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Editorial Reviews

New York Review of Books
Walter Burkert is...a scholar of great distinction. He is also a man of remarkably wide interests. Works of his that have already been published in translation by American university presses cover matters as various as the anthropology of ancient Greek sacrificial ritual and myth, ancient mystery cults, and the penetration of Near Eastern religions into archaic Greece...The aim of Creation of the Sacred is even more ambitious: to uncover the very origins of religion... Meaninglessness is in the long run intolerable: if that is how the world is, people are impelled to pretend otherwise. That is Burkert's central theme, and his treatment of it is immensely impressive. As a study of the various ways in which human beings have, by their religious beliefs, attitudes, and behavior, endowed the world with meaning and imposed order on chaos, Creation of the Sacred is a triumph.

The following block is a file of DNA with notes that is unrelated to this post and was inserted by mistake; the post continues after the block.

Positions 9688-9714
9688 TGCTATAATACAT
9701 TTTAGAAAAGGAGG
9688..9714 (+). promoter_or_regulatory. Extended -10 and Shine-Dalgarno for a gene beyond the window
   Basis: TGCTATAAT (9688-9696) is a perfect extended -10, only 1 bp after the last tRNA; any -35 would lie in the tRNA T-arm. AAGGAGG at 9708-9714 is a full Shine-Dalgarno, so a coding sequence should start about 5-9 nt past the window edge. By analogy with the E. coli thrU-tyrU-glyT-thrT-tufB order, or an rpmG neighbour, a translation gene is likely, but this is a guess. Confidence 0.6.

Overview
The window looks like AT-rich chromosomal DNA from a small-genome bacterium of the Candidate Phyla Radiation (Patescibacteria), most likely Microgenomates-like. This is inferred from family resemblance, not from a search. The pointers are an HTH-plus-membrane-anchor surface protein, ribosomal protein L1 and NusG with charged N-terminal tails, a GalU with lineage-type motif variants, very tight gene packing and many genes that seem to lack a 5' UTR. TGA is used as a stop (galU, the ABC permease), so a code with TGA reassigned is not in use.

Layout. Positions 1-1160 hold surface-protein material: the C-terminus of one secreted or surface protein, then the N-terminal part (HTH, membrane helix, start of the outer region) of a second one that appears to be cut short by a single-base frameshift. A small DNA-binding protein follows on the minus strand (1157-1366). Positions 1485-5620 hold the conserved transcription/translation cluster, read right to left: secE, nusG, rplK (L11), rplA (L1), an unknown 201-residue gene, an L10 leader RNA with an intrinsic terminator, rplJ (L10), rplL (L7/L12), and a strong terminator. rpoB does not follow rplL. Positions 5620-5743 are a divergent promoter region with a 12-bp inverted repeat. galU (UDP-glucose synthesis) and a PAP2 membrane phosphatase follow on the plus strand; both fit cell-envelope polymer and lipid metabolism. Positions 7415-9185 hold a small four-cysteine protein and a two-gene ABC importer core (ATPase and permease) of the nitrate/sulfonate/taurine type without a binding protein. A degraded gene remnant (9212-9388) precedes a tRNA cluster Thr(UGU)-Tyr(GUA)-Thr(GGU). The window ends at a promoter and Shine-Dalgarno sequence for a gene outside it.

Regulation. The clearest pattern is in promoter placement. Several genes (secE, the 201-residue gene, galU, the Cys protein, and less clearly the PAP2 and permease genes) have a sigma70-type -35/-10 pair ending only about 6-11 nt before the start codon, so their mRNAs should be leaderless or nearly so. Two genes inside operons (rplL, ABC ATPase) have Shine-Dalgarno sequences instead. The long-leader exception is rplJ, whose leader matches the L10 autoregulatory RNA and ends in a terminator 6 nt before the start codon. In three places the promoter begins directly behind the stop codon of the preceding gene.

— Norman Cohn
Choice
This book is a brilliant comparative account of the social and biological functions of religion throughout human history; philosophically, scientifically, and historically interesting.
Journal for the Scientific Study of Religion

In general terms, Burkert's work reminds us that, through most of history, religion has had less to do with the dismantling than with the erection of boundaries; less with peace than with violence; less with 'spirituality' than with the efforts to manage physical reality...A lack of interest in ancient Greek or Near Eastern religions is no excuse for ignoring Burkert's work. Reading Creation of the Sacred and his earlier books, scholars...will realize the extent to which a combination of old-fashioned massive learning, a healthy disregard for disciplinary boundaries, and, last but not least, the willingness to go against fashions, is likely to illuminate the problem of the origin and functions of religion.